- Small Business Administration’s Disaster Home & Property Loan program which provides low interest (3.3% over 30 years), long term loans to help repair/replace damaged property (home, contents, vehicles)
Insurance Claims Tips
- Contact your insurance company ASAP and document everything
- Get written estimates from 2-3 contractors as soon as possible
- Work closely with your claims adjuster
- Don’t feel rushed to agree to a settlement or to select a contractor
- Spend settlement money only on repairs and replacing damaged items
Staying organized, keeping good records, being proactive about checking up on your insurance claim and all of the work that your contractors are doing, and asking questions are all things that will help get you and your family back home as quickly, efficiently, and safely as possible.
FEMA Individuals & Households Program (IHP)
IHP provides financial help or direct assistance to individuals and families for eligible disaster-caused needs not covered by insurance. Even if you do not have insurance, you may be eligible for some types of assistance. IHP is designed to help meet essential needs and bring homes back to a livable condition, not pre-disaster condition.
FEMA's Temporary Shelter Assistance program. This program can cover the cost of lodging and living expenses, even for those with insurance, if coverage gaps exist. This is not something that survivors apply for, rather, FEMA will reach out to advise that they are eligible, either via text, call, email. They must apply for FEMA first. Those that receive TSA must use it at a TSA approved lodging.
What is SBA?
The Small Business Administration (SBA) does support small businesses, but in times of disaster also provides loans for homeowners and renters.
In order to apply for FEMA, they may ask you to first apply to SBA for a loan. You will not be required to accept the loan, but this assessment helps FEMA to determine how much assistance you are eligible to receive.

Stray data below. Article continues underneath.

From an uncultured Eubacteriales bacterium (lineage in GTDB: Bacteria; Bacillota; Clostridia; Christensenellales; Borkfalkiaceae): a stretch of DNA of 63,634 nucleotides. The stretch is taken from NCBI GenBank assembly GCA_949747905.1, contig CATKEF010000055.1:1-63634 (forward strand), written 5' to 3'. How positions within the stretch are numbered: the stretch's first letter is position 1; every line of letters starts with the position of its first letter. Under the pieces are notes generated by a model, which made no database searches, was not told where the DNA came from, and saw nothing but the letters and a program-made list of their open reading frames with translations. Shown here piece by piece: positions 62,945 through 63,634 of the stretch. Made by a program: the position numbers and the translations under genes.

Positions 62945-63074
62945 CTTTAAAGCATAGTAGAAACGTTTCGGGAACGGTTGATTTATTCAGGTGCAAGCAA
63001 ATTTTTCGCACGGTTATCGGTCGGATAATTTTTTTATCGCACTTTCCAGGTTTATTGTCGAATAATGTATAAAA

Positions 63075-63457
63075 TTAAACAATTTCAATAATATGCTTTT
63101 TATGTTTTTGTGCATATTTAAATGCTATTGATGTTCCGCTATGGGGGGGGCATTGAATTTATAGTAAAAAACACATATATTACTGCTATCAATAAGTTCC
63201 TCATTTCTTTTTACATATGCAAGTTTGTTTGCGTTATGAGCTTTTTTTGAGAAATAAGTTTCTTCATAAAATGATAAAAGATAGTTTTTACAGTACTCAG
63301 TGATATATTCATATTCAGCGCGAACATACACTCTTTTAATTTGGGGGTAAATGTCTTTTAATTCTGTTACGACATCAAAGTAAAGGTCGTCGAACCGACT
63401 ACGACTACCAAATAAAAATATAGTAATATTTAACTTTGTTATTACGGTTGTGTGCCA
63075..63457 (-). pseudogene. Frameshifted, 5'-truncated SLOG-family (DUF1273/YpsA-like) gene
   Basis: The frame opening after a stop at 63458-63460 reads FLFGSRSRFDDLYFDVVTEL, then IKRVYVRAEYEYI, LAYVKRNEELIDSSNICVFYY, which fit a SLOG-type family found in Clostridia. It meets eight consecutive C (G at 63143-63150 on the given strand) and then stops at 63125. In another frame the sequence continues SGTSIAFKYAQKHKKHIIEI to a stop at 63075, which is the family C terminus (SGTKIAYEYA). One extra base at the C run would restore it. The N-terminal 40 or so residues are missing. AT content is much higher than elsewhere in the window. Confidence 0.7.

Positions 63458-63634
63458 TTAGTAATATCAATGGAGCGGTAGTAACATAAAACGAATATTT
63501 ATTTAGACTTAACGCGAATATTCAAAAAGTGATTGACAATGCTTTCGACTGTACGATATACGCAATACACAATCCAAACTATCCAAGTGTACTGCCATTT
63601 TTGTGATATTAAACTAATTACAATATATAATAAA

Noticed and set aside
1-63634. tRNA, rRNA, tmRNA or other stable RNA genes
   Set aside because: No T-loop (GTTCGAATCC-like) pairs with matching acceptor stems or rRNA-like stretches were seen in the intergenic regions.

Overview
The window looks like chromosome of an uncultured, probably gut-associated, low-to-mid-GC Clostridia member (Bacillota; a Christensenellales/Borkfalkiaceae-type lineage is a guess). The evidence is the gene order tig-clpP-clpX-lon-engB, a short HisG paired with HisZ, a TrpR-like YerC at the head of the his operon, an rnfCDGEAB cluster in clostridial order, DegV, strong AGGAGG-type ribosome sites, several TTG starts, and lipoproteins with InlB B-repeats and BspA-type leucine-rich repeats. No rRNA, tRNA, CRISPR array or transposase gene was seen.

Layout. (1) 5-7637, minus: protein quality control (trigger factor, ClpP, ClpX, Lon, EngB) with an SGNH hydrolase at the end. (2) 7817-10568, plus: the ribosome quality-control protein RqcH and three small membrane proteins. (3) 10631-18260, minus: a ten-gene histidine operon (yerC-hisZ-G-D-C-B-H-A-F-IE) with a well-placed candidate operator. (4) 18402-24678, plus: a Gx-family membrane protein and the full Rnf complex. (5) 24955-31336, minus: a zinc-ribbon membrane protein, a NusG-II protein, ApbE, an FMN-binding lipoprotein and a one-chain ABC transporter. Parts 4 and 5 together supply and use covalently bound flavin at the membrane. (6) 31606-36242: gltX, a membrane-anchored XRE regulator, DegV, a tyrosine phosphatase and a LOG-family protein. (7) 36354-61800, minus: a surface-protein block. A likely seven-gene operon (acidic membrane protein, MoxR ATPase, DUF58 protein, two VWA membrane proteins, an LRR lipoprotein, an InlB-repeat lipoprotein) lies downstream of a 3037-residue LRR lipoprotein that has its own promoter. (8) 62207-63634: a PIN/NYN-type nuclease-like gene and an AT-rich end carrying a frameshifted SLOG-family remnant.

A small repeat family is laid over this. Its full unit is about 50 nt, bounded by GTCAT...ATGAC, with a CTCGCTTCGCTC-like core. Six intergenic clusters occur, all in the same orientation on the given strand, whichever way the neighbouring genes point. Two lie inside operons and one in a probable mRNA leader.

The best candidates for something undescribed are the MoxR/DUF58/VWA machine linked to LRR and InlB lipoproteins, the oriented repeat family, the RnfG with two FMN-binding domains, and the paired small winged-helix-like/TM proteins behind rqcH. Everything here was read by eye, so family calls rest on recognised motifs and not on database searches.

These are low interest loans that can be helpful in covering your immediate needs but will eventually need to be paid back.
Homeowners and renters can apply, however it cannot be used for secondary homes or to upgrade homes, unless the local building code requires it.
If You Only Do One Thing:
Preparedness can feel overwhelming at times. We asked Dulcie what the biggest thing disaster victims say they wish they had done ahead of time. The response? Collect, organize, and make copies of the key documents. Without ready access to things like the deed to your house or proof of insurance, filing claims or applying for assistance can be nearly impossible.
If you can only do one thing today to get more prepared, let it be collecting those important documents, making copies, and keeping a set in your emergency kit!
Want to learn more?
Natural disasters aren’t preventable, but by increasing resilience before disasters occur and streamlining the post-disaster recovery process, SPB is able to fortify people against unnecessary stress and trauma.
Here are some additional resources to consider:
- SBP Protects: An incredibly in-depth module that you should review and bookmark to dive deep on topics like insurance, contractor fraud, and more.
- Redfora Guides: Our own guides, checklists, and plans that help you get ready for anything from wildfire evacuation to hurricane preparedness.
- Webinar Recording: If you have about 30 minutes, check out the recording of our webinar. Use the code Pr3p@redness if prompted for a code.